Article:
An American pro-democracy activist detained for nine months in Vietnam was released and deported by authorities on Wednesday.
Nguyen Quoc Quan, 59, who has been detained since April, was released after he had “confessed to his crime”, Vietnam’s Foreign Ministry said. The move could help to repair the country’s frayed relations with the US.
Quan, a leading member of non-violent pro-democracy group Viet Tan, was arrested at Ho Chi Minh City’s airport after arriving on a flight from the United States. He went to Vietnam to teach non-violent resistance to the activists in the country, according to The Associated Press.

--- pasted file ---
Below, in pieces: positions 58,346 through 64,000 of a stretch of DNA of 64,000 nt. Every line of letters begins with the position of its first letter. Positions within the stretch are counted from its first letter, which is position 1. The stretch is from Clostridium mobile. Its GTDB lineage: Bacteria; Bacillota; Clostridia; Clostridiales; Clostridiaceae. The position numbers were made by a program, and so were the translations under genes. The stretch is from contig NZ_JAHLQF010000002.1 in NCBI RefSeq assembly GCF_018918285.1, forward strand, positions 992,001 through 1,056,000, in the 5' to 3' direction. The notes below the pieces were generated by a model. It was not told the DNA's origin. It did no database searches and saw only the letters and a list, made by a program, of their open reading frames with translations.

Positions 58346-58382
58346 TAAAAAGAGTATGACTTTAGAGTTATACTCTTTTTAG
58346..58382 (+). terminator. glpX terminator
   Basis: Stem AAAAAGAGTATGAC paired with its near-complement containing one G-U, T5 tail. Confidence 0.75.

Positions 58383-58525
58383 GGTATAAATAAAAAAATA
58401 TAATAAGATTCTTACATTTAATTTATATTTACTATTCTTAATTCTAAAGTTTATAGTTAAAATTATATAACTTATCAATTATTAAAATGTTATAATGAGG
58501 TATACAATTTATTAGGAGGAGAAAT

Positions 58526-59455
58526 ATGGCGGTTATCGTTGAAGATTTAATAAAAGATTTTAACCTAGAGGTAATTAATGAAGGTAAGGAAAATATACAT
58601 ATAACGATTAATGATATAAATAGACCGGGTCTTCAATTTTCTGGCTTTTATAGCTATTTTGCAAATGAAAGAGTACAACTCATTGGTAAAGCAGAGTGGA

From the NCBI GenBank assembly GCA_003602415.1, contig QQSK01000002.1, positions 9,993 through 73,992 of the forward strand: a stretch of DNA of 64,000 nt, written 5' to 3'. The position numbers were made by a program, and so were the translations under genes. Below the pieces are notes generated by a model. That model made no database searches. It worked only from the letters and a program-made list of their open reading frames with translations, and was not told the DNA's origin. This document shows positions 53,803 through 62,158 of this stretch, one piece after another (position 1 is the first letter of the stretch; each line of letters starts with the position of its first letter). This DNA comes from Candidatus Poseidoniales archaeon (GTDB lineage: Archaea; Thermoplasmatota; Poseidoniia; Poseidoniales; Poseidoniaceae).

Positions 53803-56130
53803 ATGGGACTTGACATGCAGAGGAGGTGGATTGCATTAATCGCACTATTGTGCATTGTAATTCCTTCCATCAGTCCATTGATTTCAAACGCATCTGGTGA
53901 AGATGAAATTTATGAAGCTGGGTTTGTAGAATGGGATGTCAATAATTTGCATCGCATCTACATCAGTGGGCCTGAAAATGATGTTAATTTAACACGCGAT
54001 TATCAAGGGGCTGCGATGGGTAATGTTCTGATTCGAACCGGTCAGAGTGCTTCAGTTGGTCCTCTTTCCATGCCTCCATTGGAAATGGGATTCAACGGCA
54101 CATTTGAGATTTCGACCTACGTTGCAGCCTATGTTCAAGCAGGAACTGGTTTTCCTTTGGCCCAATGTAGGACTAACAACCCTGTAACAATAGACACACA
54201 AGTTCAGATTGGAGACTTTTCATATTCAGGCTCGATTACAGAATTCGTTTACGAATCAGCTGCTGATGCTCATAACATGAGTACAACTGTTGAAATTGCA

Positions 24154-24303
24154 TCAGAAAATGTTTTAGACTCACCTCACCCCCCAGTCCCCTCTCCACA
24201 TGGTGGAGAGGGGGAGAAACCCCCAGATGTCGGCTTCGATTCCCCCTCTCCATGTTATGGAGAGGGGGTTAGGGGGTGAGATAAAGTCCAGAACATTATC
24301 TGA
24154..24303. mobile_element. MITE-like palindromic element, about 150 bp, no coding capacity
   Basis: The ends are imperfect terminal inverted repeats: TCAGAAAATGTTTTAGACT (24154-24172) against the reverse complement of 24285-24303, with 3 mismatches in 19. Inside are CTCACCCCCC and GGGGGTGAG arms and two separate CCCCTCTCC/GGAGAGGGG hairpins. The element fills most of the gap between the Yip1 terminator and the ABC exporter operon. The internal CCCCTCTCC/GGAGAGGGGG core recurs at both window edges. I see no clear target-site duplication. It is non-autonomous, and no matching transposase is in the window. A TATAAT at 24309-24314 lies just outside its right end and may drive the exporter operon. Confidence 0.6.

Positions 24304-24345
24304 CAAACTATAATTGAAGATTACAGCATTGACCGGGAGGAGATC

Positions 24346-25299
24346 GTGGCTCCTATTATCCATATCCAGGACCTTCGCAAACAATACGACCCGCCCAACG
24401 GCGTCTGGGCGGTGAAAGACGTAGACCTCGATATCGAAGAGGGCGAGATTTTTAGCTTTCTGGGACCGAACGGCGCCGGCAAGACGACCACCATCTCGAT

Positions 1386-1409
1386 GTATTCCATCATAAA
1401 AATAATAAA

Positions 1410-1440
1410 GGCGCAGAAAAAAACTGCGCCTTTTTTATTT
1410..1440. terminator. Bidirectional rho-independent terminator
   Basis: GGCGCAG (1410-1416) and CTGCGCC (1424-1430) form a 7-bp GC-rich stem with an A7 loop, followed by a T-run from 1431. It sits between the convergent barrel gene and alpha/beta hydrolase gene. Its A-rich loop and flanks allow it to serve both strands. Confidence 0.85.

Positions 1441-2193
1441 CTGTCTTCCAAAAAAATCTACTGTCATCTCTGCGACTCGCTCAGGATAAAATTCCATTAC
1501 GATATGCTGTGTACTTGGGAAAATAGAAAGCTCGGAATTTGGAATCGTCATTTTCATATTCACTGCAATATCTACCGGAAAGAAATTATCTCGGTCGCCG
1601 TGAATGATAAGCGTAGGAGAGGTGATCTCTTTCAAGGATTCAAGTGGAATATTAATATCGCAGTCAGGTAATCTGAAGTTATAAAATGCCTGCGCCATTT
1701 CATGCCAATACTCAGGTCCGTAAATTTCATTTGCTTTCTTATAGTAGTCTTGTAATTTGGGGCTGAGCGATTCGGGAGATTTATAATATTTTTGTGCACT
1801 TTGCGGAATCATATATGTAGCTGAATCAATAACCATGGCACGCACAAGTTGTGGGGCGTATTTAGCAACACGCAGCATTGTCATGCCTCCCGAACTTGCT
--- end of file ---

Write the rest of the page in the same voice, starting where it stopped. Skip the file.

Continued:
Authorities initially charged Quan with terrorism but that was later changed to subversion against the state, which carries penalties ranging from 12 years in prison to death.
He was also detained in Vietnam in 2007 for six months on charges relating to his pro-democracy activities.
The Communist government has cracked down on proponents of free speech and those who challenge the regime’s monopoly on power. Earlier this month, 14 Vietnamese activists associated with Viet Tan were each given sentences of up to 13 years in jail.
US officials condemned the lack of progress in addressing human rights issues in Vietnam, damaging relations between the two countries amid concerns over China’s emerging military and economic might in the region.